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Marshall McDonald

American engineer

Died when: 59 years 318 days (718 months)
Star Sign: Libra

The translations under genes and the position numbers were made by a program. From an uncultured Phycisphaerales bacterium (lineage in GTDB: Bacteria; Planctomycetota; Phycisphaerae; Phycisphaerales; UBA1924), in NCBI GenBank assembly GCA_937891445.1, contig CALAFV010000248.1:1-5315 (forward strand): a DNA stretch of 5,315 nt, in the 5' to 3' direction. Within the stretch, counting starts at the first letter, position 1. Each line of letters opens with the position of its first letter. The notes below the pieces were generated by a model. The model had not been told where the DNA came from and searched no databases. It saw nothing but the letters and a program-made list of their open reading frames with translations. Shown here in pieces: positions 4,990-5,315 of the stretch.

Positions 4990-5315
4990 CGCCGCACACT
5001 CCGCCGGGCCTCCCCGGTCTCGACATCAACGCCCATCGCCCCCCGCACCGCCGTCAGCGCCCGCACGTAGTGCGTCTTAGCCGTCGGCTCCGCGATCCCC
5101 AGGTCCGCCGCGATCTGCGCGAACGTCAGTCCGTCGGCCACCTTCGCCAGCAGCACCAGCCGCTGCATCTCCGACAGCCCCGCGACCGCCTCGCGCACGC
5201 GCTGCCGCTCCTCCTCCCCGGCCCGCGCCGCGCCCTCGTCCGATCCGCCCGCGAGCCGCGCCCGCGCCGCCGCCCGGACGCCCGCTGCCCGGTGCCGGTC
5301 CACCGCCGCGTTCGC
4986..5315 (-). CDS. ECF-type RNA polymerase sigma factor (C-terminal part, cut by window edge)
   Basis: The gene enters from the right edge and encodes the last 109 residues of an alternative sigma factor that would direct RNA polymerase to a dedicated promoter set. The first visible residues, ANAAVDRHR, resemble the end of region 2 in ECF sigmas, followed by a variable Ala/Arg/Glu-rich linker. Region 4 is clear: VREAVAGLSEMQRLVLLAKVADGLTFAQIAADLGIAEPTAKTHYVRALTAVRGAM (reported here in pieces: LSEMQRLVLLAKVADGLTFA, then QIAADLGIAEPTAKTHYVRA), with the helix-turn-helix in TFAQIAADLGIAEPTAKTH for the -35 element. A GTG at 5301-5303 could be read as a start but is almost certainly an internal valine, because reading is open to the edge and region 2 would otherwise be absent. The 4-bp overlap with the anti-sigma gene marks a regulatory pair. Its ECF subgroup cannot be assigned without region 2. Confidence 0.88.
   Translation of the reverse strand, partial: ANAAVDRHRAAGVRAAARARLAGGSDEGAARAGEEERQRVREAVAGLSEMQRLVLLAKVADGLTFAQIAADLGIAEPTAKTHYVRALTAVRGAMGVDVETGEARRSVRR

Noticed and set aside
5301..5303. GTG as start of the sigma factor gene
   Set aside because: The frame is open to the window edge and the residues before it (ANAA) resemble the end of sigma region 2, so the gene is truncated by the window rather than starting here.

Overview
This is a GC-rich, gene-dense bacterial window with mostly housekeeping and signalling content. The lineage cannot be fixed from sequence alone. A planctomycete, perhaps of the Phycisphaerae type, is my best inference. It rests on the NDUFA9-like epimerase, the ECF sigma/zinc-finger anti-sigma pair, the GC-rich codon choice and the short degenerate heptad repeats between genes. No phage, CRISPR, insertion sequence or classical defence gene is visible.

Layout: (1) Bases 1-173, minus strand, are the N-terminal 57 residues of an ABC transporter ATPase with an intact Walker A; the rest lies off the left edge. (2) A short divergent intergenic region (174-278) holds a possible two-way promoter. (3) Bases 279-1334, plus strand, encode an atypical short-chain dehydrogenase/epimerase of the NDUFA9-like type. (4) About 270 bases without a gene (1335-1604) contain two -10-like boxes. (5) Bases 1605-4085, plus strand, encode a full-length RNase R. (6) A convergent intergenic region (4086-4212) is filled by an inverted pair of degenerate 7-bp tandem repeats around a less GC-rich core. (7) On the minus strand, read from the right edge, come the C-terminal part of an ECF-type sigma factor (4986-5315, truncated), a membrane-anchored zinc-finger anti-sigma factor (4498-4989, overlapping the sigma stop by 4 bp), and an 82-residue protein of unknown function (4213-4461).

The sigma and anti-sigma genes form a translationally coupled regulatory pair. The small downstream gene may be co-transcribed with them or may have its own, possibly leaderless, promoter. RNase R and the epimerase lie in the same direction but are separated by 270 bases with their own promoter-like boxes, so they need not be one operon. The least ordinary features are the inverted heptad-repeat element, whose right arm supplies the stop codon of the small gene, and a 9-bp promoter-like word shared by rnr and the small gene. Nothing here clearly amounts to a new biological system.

Marshall McDonald Marshall McDonald (October 18, 1835 – September 1, 1895) was an American engineer, geologist, mineralogist, pisciculturist, and fisheries scientist. McDonald served as the commissioner of the United States Commission of Fish and Fisheries from 1888 until his death in 1895. He is best known for his inventions of a number of fish hatching apparatuses and a fish ladder that enabled salmon and other migrating fish species to ascend the rapids of watercourses resulting in an increased spawning ground. McDonald's administration of the U.S. Commission of Fish and Fisheries was notably free of scandal and furthered the "protection and culture" of fish species throughout the United States. Born in 1835 in Romney, Virginia (present-day West Virginia), McDonald was the son of a military officer and lawyer Angus William McDonald and his wife, Leacy Anne Naylor. From 1854 to 1855, McDonald studied natural history under Spencer Fullerton Baird at the Smithsonian Institution in Washington, D.C. He then attended the University of Virginia and Virginia Military Institute, from which he graduated in 1860. McDonald served as an assistant professor of chemistry at the institute under Stonewall Jackson and continued to teach intermittently throughout the American Civil War. McDonald joined the Confederate States Army in 1861 and was commissioned as a lieutenant and engineer officer. He served as an inspector general on Stonewall Jackson's staff, then served as staff officer for Major General Martin Luther Smith and as an engineer officer for Lieutenant General John C. Pemberton. McDonald was taken as a prisoner of war by the Union Army at Vicksburg, Mississippi, in 1863. Following the war in 1865, McDonald returned to the Virginia Military Institute where he was appointed a professor with the rank of colonel instructing and serving as chair of the subjects of chemistry, geology, mineralogy, and metallurgy. McDonald also established the institution's first museum. In 1875, McDonald developed an interest in fish farming and became the administrator of the Virginia state fish hatchery at Wytheville. He was appointed as the Fish Commissioner of Virginia and invented the fish ladder during his tenure. In 1879, Spencer Fullerton Baird hired McDonald for a position at the United States Commission of Fish and Fisheries. There, McDonald served as a special agent, superintendent of the shad hatcheries, Chief of the Division of Fish Culture, and Chief Assistant Commissioner of the Fish Commission. In 1888, President Grover Cleveland appointed McDonald as the Commissioner of Fish and Fisheries. McDonald died in office in 1895.
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